- The Ashvins (horsemen) are twin gods of the sky in the VEDAS, depicted as young and beautiful males. They seem to have been associated with the predawn light. The Ashvins do not play a great role in later epic and Puranic mythology (see PURANAS), though they are ubiquitous as minor characters. In the Vedas they are called the chil-dren of the Sun (SURYA) or of the sky. But they also are said to emerge from the tears of AGNI or from VISHNU. They are said to have a wife in common, the daughter of another Sun divinity (SAVITRI); they won her in a race contest.Most commonly the Ashvins are known as the physicians of the gods; they are everywhere connected with healing. In the Vedas they make an iron leg for Vishpala, restore Kanva’s eyesight, and restore the youth of Cyavana (after trying to seduce his wife). Through the latter feat they are said to have earned the Vedic SOMA libation, which is offered to them.Further reading: Alfred Hillebrandt, Vedic Mythology (Delhi: Motilal Banarsidass, 1990); E. Washburn Hop-kins, Epic Mythology (Delhi: Motilal Banarsidass, 1986); G. C. Jhala, Asvina in the Rgveda and Other Indological Essays (New Delhi: Mushiram Manoharlal, 1978); K. P. Jog, Asvin: The Twin Gods in Indian Mythology, Lit-erature and Art (Delhi: Pratibha Prakashan, 2005); W. J. Wilkins, Hindu Mythology, Vedic and Puranic, 2d ed. (Calcutta: Rupa, 1973).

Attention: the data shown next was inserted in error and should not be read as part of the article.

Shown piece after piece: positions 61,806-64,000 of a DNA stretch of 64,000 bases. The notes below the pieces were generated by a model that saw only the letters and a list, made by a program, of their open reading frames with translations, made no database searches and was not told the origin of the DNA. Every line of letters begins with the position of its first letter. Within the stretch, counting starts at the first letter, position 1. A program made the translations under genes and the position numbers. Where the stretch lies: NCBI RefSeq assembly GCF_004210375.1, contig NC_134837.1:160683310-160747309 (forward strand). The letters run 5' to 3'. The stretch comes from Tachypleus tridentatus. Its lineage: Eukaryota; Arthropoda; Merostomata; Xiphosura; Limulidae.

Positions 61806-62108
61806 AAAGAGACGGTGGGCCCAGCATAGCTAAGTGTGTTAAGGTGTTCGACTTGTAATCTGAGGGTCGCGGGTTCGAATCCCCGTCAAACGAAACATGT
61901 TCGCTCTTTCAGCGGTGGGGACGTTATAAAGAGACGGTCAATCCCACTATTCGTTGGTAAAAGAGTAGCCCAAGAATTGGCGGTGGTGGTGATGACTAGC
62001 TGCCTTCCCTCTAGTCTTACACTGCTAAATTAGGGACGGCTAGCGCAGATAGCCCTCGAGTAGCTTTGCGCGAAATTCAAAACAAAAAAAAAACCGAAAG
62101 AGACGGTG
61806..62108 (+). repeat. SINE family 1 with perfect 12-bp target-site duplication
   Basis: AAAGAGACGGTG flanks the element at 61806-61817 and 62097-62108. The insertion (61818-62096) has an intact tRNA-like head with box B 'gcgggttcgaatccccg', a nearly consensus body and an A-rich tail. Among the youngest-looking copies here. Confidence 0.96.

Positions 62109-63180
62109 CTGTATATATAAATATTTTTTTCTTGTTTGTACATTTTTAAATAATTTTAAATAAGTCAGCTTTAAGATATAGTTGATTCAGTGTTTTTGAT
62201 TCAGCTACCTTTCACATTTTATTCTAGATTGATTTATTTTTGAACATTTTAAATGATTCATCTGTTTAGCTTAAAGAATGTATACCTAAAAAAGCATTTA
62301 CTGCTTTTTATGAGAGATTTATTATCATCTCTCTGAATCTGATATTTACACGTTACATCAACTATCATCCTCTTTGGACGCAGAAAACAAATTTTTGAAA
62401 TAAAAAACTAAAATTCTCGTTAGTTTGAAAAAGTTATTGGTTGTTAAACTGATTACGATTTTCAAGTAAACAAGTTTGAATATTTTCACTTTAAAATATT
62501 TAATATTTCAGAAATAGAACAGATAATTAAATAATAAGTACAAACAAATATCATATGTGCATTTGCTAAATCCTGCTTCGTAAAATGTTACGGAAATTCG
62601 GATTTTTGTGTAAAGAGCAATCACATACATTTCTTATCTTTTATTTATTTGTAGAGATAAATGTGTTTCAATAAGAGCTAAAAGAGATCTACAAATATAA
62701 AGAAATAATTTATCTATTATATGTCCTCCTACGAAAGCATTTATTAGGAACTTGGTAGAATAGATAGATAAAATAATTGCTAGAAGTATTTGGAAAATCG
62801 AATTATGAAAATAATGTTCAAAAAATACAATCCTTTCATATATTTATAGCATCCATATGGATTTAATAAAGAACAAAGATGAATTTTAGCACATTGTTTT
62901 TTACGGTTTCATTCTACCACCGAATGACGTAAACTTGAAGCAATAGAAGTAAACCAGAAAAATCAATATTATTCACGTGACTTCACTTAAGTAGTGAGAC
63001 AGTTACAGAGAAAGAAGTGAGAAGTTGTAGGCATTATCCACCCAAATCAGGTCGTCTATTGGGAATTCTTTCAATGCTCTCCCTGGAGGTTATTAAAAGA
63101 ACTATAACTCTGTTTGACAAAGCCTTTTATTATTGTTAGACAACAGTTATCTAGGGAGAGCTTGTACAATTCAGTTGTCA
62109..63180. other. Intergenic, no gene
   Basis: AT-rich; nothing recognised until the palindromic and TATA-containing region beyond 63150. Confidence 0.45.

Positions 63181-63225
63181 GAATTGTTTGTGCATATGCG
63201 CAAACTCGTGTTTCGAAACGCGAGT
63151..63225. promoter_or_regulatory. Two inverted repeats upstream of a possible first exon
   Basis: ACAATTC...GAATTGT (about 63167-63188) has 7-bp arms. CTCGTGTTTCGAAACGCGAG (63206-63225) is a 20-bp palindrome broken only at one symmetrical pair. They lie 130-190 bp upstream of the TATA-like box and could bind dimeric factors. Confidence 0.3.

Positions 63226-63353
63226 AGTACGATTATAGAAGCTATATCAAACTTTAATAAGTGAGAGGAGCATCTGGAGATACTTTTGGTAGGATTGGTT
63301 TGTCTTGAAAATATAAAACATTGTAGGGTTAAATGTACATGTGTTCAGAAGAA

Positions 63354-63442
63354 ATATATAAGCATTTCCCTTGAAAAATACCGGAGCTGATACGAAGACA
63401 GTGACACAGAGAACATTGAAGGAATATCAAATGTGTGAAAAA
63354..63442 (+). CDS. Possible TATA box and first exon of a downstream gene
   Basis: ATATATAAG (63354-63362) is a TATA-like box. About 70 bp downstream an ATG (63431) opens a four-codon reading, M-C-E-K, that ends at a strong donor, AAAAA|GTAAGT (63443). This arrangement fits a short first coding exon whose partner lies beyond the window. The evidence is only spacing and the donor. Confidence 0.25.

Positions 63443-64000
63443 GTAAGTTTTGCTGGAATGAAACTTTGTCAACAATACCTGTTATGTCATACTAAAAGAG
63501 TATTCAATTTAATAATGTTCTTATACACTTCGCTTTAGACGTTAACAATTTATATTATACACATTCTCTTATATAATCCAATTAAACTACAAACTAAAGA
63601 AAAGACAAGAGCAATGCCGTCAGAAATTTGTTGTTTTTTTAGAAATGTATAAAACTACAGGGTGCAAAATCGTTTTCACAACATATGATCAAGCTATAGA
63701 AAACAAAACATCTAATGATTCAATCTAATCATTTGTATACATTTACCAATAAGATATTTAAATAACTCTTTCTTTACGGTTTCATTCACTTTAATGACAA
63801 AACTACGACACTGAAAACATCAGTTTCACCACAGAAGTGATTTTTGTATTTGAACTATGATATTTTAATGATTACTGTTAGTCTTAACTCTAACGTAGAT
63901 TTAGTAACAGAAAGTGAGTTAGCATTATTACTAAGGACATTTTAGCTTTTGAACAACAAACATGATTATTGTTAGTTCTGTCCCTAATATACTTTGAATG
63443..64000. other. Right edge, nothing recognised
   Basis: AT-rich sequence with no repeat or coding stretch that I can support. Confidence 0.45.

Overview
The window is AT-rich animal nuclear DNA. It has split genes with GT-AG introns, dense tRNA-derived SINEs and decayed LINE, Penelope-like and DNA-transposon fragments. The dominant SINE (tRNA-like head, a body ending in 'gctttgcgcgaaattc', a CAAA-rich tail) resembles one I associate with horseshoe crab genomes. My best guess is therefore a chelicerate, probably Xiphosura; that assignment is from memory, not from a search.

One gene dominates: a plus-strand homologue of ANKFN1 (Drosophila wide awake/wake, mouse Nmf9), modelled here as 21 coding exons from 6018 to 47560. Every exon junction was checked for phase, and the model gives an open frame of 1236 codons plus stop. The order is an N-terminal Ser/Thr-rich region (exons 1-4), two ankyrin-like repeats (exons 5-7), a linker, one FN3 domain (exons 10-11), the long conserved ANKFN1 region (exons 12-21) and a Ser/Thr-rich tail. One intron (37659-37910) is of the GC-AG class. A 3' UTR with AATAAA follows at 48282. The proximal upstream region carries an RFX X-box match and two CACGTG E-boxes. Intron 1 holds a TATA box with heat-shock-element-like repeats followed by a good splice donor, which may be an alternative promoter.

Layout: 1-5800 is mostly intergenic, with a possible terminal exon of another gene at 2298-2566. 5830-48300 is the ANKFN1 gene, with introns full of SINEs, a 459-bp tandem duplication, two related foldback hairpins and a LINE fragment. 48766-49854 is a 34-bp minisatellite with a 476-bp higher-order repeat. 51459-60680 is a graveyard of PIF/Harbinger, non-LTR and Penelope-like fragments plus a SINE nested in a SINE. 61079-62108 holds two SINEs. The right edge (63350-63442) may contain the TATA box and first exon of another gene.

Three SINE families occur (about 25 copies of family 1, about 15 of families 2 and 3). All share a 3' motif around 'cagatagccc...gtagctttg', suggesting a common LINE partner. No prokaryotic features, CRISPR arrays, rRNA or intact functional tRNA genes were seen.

Encyclopedia of Hinduism. A. Jones and James D. Ryan. 2007.